New Fair Labor Standards Act regulations should make it easier for employers to offer perks and benefits to employees. The Department of Labor updated the regulations to clarify the distinction between payments that must be included in an employee’s “regular rate” and payments that may be excluded. Since the “regular rate” is used to calculate a non-exempt employee’s overtime rate, this relatively subtle distinction can have substantial implications.
All remuneration must generally be included in an employee’s “regular rate,” unless it is specifically excluded under the FLSA. If money given as a birthday gift, for example, had to be included in an employee’s regular rate, that employee’s overtime rate for the week would be higher than normal. Fortunately, sums paid as gifts on special occasions can be excluded from the “regular rate.” The ability to exclude certain payments from an employee’s regular rate, makes it easier for employers to provide various perks and benefits to their employees.
The new regulations, which became effective January 15, 2020, clarify various perks and benefits that may be excluded from an employee’s “regular rate,” such as:
- the cost of providing certain parking benefits, wellness programs, gym access, fitness classes, certain tuition benefits and adoption assistance;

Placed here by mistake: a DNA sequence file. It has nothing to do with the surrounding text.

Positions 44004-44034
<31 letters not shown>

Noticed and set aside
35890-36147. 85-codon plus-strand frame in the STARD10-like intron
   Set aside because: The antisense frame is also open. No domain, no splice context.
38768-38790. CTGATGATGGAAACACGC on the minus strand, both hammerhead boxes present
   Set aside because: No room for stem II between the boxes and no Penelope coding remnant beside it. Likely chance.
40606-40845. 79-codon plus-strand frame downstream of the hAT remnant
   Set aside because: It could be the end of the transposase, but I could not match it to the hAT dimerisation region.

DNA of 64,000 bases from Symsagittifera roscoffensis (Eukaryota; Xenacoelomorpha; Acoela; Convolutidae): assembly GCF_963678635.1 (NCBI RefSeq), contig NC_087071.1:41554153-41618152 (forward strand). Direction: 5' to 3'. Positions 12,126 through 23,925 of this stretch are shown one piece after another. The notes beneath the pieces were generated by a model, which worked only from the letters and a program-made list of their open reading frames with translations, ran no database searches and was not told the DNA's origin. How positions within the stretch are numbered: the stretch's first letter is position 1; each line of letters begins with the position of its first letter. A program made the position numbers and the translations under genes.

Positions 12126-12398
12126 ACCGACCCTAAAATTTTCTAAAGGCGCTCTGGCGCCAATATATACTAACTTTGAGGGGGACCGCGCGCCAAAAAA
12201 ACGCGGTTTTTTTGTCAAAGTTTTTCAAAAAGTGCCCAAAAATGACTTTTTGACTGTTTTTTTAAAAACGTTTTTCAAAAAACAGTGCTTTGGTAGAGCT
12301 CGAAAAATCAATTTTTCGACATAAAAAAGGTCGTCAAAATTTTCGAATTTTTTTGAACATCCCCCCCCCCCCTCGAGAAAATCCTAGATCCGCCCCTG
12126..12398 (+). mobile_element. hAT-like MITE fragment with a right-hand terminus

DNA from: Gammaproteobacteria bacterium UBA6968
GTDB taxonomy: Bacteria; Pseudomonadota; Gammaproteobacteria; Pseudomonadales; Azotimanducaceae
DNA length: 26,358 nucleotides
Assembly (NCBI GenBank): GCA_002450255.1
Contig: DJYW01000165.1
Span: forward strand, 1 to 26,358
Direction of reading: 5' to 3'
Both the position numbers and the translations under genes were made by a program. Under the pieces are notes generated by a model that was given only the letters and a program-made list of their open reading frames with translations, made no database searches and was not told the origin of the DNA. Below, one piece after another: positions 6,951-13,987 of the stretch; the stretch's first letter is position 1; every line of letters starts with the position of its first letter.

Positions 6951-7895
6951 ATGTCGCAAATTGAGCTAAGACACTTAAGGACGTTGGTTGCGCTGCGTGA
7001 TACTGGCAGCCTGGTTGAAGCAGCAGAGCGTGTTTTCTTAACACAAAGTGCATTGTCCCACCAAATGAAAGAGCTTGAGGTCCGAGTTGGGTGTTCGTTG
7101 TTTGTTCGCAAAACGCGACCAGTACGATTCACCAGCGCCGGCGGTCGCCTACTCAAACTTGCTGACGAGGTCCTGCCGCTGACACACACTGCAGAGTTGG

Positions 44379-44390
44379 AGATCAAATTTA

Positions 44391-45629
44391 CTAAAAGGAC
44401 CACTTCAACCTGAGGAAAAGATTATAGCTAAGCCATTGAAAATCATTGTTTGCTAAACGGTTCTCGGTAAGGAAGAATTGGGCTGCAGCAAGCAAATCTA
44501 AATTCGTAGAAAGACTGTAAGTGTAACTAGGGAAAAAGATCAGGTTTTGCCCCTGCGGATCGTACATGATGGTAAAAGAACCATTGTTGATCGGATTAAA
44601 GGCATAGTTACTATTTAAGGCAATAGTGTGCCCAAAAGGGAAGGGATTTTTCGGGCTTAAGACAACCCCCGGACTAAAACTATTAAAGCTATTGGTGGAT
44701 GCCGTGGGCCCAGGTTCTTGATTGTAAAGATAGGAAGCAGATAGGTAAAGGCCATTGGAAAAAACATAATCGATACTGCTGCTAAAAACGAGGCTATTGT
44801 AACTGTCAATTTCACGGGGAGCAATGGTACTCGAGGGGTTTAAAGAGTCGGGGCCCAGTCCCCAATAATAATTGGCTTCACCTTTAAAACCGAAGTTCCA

- payments for unused paid leave, including paid sick leave or paid time off;
- payments of certain penalties required under state and local scheduling laws;
- reimbursed expenses (cellphone plans, credentialing exam fees, membership dues, travel), even if not incurred “solely” for the employer’s benefit;
- the cost of office coffee and snacks to employees as gifts;
- discretionary bonuses (clarifying that labels do not determine the discretionary nature of a bonus); and
- contributions to benefit plans for accident, unemployment, legal services or other events that could cause future financial hardship or expense.
Calculating an employee’s regular rate under the FLSA is a highly nuanced, detailed and fact-specific process. The consequences for improper wage and hour calculations can be severe. Employers should take advantage of the FLSA’s “regular rate” exclusions, but should do so cautiously, preferably with the assistance of legal counsel. Fortunately, insurance is available to protect against various employment-related liabilities in case something goes wrong. Please contact us to learn more about employment practices liability insurance.